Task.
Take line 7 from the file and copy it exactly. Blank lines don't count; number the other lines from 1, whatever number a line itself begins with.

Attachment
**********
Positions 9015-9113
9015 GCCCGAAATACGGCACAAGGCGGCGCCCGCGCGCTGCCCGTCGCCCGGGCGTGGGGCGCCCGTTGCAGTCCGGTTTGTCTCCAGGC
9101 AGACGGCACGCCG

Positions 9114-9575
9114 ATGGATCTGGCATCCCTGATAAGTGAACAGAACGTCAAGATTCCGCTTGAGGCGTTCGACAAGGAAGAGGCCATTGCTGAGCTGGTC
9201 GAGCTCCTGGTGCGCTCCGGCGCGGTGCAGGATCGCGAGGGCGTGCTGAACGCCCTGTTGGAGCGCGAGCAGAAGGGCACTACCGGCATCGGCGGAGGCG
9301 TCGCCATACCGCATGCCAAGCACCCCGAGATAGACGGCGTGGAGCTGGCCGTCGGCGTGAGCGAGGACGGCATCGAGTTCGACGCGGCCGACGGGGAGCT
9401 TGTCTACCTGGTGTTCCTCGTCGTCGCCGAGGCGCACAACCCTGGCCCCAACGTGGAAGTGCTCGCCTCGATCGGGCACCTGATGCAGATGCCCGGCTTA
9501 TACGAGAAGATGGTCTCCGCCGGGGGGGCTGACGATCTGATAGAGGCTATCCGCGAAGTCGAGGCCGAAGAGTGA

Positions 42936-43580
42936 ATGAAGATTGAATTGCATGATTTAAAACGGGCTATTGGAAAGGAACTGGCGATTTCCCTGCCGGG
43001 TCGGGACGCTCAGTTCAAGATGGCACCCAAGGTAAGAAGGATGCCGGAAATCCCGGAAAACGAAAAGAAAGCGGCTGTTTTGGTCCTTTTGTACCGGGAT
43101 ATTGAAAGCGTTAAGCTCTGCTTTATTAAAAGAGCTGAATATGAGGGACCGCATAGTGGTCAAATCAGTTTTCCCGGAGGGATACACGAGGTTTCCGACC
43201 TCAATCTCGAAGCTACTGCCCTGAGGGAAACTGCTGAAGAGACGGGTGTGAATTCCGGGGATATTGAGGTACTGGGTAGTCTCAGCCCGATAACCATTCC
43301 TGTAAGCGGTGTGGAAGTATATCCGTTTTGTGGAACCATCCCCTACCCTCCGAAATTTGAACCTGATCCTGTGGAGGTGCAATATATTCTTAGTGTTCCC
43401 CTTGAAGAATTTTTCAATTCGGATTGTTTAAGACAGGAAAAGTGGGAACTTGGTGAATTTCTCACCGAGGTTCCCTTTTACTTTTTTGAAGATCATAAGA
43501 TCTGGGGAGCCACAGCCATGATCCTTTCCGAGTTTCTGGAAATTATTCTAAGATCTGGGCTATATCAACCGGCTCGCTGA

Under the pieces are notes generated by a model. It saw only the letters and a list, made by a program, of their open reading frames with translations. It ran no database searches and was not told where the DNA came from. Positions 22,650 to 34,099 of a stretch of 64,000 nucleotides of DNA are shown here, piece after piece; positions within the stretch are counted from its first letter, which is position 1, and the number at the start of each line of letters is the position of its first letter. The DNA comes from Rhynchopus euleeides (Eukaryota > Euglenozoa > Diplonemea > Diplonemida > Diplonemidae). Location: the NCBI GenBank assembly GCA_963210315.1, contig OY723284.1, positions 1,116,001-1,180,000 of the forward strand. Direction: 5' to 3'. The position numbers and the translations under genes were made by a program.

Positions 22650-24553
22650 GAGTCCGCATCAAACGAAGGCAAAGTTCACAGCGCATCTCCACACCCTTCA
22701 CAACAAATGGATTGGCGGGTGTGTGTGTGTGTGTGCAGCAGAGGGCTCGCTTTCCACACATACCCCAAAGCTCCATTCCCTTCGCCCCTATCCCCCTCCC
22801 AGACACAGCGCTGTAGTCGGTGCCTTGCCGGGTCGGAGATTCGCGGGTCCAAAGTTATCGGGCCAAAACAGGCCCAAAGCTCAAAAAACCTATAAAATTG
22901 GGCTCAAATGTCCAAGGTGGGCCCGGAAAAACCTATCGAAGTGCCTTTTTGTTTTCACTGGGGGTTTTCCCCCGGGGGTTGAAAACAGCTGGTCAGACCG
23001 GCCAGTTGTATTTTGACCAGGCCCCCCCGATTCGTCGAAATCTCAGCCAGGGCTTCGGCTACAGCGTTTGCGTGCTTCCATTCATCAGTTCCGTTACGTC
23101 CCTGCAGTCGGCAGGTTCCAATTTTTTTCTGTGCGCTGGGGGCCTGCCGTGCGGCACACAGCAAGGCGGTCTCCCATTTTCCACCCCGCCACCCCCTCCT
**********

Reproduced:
9301 TCGCCATACCGCATGCCAAGCACCCCGAGATAGACGGCGTGGAGCTGGCCGTCGGCGTGAGCGAGGACGGCATCGAGTTCGACGCGGCCGACGGGGAGCT